Filipino priest’s organic farm inspires others to plant during lockdown

A small parish in the Philippines is inspiring Filipinos to make the best out of the lockdown brought about by the coronavirus pandemic by starting an organic farm.

After the government placed the whole country under lockdown in March, Father Rex Ramos of St. Vincent Ferrer parish thought of farming to spend time after church services were suspended.

His parish in Camarines Sur is considered one of the most impoverished in the Archdiocese of Caceres, with about 16,000 parishioners mostly relying on farming.

With resources dwindling, the priest decided to start a small backyard farm beside the rectory to supply people with vegetables.

Father Ramos started his farm beside the rectory even before the pandemic, but he encountered difficulties — muddy soil that is easily flooded.

The priest asked around for use car tires that he used as planters to hold the soil and protect the plants from the elements.

“At first no one helped me,” he told “The garden was small, and I did it just to pass the time,” said the priest.

“I enjoyed it so much. It looked good and produced wonderful crops. It was very therapeutic (and) very relaxing to see,” said Father Ramos.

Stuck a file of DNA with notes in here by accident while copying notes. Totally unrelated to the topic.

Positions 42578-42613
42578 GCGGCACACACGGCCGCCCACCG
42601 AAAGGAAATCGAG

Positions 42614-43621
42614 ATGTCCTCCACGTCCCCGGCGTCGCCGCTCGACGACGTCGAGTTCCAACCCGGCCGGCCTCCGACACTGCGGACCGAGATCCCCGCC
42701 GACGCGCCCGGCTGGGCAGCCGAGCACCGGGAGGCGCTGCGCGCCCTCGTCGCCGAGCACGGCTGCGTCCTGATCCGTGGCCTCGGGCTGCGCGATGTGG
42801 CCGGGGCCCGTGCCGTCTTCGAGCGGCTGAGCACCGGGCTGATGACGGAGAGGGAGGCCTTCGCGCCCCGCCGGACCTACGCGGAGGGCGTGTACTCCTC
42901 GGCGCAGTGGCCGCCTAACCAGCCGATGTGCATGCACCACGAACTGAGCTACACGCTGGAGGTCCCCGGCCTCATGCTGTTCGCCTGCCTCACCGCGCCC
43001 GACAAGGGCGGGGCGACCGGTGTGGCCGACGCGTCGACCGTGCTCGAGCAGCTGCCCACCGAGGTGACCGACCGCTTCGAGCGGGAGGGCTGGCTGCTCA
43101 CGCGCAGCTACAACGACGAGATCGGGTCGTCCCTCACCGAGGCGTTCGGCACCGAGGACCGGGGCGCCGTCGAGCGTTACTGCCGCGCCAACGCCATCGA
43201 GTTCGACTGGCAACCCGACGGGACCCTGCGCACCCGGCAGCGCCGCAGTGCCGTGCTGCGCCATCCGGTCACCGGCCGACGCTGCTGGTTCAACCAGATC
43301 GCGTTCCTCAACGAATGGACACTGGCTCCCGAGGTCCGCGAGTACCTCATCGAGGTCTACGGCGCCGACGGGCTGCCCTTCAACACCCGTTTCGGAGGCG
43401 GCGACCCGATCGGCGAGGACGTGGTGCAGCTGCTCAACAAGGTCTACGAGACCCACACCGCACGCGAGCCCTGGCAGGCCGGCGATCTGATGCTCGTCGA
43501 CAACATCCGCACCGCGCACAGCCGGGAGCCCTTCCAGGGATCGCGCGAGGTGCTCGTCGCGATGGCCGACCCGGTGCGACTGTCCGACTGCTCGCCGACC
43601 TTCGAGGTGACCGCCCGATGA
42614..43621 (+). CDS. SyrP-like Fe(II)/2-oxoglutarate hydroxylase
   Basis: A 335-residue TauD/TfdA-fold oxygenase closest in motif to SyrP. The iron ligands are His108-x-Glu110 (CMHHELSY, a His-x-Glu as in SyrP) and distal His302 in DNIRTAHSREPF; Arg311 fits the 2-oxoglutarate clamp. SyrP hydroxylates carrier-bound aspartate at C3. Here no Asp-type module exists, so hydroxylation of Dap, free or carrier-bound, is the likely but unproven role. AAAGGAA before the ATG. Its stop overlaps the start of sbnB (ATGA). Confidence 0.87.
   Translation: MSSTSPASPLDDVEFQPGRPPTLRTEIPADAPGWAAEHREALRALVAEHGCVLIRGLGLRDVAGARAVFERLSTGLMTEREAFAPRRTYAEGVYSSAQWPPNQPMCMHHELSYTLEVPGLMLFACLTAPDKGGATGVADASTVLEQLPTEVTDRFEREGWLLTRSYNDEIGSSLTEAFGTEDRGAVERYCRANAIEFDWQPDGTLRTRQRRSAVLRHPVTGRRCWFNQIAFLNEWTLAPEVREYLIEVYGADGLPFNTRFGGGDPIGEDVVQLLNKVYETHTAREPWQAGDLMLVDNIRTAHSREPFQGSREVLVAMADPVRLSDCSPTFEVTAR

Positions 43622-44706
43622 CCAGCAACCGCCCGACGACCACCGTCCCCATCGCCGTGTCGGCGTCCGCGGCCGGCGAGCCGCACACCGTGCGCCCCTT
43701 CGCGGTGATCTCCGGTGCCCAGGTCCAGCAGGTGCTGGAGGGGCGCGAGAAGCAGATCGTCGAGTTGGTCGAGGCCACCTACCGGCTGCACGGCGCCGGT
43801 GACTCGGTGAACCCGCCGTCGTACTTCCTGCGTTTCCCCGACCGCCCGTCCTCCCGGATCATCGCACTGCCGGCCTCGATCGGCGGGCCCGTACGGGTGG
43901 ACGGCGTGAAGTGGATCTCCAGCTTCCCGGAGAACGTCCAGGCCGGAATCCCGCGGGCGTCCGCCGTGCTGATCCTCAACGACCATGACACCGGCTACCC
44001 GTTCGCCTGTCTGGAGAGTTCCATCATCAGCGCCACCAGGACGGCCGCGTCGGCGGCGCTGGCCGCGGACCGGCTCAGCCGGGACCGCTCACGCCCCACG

He said he had no background in gardening aside from his brief experience in grade school. He learned everything about gardening from the internet.

“Now, I watch a lot video about vegetable gardening,” he said.

After successfully working on his small garden, the priest aimed his sights on a 500 square meter vacant lot beside the church.

The soil had the same unfavorable conditions, but it did not stop the priest.

Father Rex Ramos harvests from his backyard farm. (Photo supplied)

He bought garden soil, chicken manure, and rice hull, and with the help of his altar servers fertilized the soil.

They planted various vegetable varieties, and after a few weeks started to literally reap the harvest.

Father Ramos claimed that all the 18 vegetables in the famous Filipino ditty “Bahay Kubo” can be found in his parish garden, and even more.

With his harvest, the priest was able to provide for his poor parishioners.

Word then spread about the parish’s garden. “When they saw it. They were elated,” said the priest.

People started to have their own backyard gardens with the help of the government’s Department of Agriculture and the Catholic Church’s social action arm, Caritas.

“It helps me a lot in my ministry. The garden is my avenue for prayer and reflection, and it’s very therapeutic,” said Father Ramos, adding that he was even able to inspire others.

The priest’s secret on his beautiful garden: “You just need [to give] tender loving care every day. You remove the weeds, you prone and clean, arrange the vines. It’s like how marriages should be — healthy. It just needs TLC.”

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